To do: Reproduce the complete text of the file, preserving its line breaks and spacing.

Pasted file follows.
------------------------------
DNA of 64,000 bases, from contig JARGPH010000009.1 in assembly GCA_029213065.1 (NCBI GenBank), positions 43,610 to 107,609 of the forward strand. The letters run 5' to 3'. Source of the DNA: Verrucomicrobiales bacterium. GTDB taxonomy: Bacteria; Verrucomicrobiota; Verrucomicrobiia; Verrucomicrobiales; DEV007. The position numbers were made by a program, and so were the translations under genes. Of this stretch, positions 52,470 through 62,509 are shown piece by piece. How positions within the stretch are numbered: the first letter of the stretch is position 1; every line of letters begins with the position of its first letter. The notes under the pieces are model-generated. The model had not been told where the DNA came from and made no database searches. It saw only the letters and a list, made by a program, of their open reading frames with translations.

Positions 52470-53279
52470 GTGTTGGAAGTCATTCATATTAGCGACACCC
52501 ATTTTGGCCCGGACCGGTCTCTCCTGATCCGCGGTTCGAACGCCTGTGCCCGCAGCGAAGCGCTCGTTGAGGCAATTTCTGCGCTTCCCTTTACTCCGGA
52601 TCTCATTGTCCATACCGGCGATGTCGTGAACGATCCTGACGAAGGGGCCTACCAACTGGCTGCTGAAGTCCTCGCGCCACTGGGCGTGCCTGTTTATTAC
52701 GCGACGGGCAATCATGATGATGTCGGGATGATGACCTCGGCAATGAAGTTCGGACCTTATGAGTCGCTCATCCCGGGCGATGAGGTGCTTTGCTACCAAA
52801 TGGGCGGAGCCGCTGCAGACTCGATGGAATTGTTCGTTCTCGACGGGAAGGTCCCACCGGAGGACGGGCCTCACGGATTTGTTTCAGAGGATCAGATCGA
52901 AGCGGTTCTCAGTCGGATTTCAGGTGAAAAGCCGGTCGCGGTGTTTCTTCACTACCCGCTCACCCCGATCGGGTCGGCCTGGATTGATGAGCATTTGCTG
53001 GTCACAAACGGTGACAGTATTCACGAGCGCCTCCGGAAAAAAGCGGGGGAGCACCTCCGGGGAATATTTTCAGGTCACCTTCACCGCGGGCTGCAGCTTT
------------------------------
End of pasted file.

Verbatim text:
DNA of 64,000 bases, from contig JARGPH010000009.1 in assembly GCA_029213065.1 (NCBI GenBank), positions 43,610 to 107,609 of the forward strand. The letters run 5' to 3'. Source of the DNA: Verrucomicrobiales bacterium. GTDB taxonomy: Bacteria; Verrucomicrobiota; Verrucomicrobiia; Verrucomicrobiales; DEV007. The position numbers were made by a program, and so were the translations under genes. Of this stretch, positions 52,470 through 62,509 are shown piece by piece. How positions within the stretch are numbered: the first letter of the stretch is position 1; every line of letters begins with the position of its first letter. The notes under the pieces are model-generated. The model had not been told where the DNA came from and made no database searches. It saw only the letters and a list, made by a program, of their open reading frames with translations.

Positions 52470-53279
52470 GTGTTGGAAGTCATTCATATTAGCGACACCC
52501 ATTTTGGCCCGGACCGGTCTCTCCTGATCCGCGGTTCGAACGCCTGTGCCCGCAGCGAAGCGCTCGTTGAGGCAATTTCTGCGCTTCCCTTTACTCCGGA
52601 TCTCATTGTCCATACCGGCGATGTCGTGAACGATCCTGACGAAGGGGCCTACCAACTGGCTGCTGAAGTCCTCGCGCCACTGGGCGTGCCTGTTTATTAC
52701 GCGACGGGCAATCATGATGATGTCGGGATGATGACCTCGGCAATGAAGTTCGGACCTTATGAGTCGCTCATCCCGGGCGATGAGGTGCTTTGCTACCAAA
52801 TGGGCGGAGCCGCTGCAGACTCGATGGAATTGTTCGTTCTCGACGGGAAGGTCCCACCGGAGGACGGGCCTCACGGATTTGTTTCAGAGGATCAGATCGA
52901 AGCGGTTCTCAGTCGGATTTCAGGTGAAAAGCCGGTCGCGGTGTTTCTTCACTACCCGCTCACCCCGATCGGGTCGGCCTGGATTGATGAGCATTTGCTG
53001 GTCACAAACGGTGACAGTATTCACGAGCGCCTCCGGAAAAAAGCGGGGGAGCACCTCCGGGGAATATTTTCAGGTCACCTTCACCGCGGGCTGCAGCTTT